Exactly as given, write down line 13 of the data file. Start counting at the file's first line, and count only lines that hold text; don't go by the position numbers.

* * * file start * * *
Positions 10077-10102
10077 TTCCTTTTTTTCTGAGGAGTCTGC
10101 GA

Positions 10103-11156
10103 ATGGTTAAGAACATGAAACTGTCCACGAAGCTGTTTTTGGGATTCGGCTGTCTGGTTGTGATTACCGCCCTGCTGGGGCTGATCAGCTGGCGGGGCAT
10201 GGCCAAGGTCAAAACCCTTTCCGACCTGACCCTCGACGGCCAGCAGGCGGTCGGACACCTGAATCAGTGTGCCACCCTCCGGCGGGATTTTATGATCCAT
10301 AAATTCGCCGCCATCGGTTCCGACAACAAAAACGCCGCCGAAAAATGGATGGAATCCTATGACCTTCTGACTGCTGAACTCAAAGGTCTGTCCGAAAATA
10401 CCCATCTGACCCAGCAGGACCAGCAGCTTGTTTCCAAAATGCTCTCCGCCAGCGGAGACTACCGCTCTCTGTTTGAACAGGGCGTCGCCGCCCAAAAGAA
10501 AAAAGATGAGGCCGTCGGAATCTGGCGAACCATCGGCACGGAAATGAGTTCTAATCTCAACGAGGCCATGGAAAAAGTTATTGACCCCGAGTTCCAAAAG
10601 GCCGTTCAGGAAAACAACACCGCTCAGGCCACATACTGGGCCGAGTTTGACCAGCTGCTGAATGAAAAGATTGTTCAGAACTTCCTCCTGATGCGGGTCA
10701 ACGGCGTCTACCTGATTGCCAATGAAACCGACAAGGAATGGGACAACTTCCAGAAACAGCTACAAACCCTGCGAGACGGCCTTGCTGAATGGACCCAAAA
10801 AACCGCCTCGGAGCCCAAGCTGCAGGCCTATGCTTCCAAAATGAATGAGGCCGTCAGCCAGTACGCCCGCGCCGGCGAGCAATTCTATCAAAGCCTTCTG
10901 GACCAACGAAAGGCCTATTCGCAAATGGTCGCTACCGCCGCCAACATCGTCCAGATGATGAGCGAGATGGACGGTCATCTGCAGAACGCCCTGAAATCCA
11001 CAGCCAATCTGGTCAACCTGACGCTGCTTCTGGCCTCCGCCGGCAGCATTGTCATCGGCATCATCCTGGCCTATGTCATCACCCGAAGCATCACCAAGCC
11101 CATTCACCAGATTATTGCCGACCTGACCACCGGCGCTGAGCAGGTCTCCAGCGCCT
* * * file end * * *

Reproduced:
10901 GACCAACGAAAGGCCTATTCGCAAATGGTCGCTACCGCCGCCAACATCGTCCAGATGATGAGCGAGATGGACGGTCATCTGCAGAACGCCCTGAAATCCA